One of the first forays into making the data in the Ancestor Cards accessible to the public was the publication of the Patriot Index. In January 1966, the Executive Committee authorized then President General, Mrs. William Henry Sullivan, Jr., “to establish a Special Committee to be known as the DAR Patriot Index Committee.” The purpose of this committee was to create an index to the ancestor cards. At that time, it was estimated that there were some 105,000 ancestors recorded on the cards. The Patriot Index went through a number of editions, the last being printed in 2003.
By the time I joined the staff in 1999, there were two searchable databases available to the staff. The records of active members from 1985 forward were digitized and included names, date of admittance, address and other official information. In the mid 1990s, staff of the Office of the Registrar General began editing the Ancestor cards for data entry. The database created from this effort included all of the ancestor’s information, name, dates and places of birth and death, residence, spouse information and service information. The database also included the National Number, Add Volume (if a supplemental), and the names of the child and child spouse through whom the lineage followed. While this was innovative for its time, this database was not linked to the member database.
Under the Watkins Administration in 2001, plans began to begin digitizing DAR’s wealth of genealogical records, particularly the applications, supplemetnals and supporting documents. In order to facilitate the indexing of and the access to these, the need to link the member and ancestor databases became apparent. The solution turned out to be quite simple. The Ancestor Database was migrated to the same database platform as the Member Database. Once this was accomplished, it was easy to link each member’s record to her related ancestor record(s) through her National Number. This early version of the GRS was at first available to staff only. Each member application was indexed by the National Number and Add Volume for supplementals. This allowed the images to be easily linked to both the Ancestor and Member databases.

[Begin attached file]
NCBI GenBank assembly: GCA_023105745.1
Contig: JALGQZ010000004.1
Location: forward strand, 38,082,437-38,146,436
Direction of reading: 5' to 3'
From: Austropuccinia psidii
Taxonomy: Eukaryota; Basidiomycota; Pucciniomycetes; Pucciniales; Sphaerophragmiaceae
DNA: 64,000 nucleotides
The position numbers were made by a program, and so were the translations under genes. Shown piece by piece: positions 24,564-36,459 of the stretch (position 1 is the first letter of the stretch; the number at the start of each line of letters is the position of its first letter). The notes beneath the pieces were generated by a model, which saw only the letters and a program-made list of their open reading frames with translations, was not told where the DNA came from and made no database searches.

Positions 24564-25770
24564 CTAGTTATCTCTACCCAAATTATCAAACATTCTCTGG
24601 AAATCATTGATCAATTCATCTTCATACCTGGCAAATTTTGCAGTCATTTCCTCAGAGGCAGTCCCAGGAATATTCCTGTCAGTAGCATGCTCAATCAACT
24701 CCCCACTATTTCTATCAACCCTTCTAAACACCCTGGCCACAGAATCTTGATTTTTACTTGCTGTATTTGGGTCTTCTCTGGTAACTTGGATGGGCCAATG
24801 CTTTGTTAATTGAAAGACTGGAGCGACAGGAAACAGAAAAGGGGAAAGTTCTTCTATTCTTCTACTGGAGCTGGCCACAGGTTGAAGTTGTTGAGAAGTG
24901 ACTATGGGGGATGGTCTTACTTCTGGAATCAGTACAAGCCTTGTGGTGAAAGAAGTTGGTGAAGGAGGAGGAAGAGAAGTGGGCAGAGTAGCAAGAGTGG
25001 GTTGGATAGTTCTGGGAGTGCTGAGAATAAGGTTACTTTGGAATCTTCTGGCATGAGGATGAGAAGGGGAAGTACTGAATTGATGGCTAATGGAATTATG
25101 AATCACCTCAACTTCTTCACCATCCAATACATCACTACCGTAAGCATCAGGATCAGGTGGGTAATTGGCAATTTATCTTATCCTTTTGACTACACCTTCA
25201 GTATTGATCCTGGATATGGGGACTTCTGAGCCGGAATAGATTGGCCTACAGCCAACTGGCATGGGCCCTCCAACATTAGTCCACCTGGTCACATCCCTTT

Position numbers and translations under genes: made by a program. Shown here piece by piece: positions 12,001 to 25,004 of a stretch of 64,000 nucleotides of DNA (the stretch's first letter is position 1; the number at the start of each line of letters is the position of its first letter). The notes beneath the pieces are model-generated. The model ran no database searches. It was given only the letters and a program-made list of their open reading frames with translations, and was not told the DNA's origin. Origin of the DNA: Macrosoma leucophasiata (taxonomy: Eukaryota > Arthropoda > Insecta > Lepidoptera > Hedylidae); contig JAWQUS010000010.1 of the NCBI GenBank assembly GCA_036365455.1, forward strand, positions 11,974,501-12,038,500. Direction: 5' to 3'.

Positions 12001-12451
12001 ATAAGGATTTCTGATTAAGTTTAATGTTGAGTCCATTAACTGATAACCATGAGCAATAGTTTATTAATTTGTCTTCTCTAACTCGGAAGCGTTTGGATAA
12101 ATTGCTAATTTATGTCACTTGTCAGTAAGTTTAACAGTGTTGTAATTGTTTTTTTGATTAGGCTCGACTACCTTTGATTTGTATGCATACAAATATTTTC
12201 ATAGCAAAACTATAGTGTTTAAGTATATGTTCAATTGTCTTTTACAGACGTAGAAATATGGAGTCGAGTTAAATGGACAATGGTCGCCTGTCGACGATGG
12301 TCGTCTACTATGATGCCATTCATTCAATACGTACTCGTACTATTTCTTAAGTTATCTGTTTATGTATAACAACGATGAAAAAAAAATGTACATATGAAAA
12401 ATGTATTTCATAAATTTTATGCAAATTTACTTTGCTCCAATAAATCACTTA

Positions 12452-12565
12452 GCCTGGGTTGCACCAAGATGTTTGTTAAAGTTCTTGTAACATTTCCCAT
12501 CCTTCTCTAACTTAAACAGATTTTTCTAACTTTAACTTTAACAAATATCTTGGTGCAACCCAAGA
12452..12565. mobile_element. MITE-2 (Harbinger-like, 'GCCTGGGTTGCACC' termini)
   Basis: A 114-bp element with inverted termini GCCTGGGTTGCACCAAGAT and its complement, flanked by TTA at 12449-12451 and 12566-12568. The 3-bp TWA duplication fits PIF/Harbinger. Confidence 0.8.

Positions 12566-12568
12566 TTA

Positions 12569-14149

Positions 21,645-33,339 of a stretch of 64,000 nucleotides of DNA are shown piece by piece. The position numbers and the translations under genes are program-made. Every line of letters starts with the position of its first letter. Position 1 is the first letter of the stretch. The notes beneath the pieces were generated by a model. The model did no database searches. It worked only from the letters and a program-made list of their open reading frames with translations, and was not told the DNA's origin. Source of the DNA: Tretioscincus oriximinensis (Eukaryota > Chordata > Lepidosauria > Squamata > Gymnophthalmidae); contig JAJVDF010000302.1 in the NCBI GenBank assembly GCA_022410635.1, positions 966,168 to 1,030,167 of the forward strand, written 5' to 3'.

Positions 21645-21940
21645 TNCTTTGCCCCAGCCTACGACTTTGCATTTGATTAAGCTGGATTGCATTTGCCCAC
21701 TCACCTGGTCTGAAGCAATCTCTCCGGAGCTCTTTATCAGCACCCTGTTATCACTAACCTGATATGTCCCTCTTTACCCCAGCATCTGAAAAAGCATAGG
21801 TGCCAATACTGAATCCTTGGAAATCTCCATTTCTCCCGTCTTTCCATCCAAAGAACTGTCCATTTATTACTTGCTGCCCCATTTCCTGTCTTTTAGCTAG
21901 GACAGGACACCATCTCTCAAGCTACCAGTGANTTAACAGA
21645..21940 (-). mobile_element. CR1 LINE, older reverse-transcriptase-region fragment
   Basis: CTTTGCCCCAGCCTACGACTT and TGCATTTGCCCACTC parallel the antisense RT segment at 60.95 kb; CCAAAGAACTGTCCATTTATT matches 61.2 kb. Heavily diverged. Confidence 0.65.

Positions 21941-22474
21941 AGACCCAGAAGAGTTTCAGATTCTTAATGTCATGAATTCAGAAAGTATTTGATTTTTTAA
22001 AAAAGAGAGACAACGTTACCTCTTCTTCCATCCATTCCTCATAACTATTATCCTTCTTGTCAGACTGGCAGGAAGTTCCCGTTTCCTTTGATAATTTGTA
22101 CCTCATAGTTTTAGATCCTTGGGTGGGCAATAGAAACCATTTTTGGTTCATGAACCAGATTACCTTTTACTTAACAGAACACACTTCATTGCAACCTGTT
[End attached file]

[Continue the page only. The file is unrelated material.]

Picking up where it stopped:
Digitization of the Ancestor cards and Member cards was also completed under the Watkins Administration. Today, those with Image Access can see these images in the GRS. Volunteers worked to index the cards by Ancestor Number and National Number, respectively. Once the Member cards were digitized, volunteers were able to create the All Member Index, a complete record of the National Number and name of each woman who had been accepted into membership of the Society. DAR was using crowdsourcing long before the concept had a name.
Volunteers were also instrumental in creating the Descendants Database. As mentioned above, the previous database searches allowed us to search for the patriot or the patriot’s children’s generation. One of the goals of the digitization projects was to include the next generation down from the patriot, the grandchild of the patriot, in the database searches. But thanks to our hard working volunteers, the Descendants Database includes all generations from the patriot to the member. The countless hours of volunteer time put into this project saved the DAR $2.5 million!!!
I hope you enjoyed learning about this history of our genealogical records. It is amazing to see as technology evolved how we were able and continue to be able to make more of these resources available. Since the GRS was made available to the public in 2006 the GRS has been enhanced by the inclusion of the DAR Library Catalog, the GRC Index, the Bible records index and most recently, the Patriot Records Project. DAR can be very proud of this tremendous resource.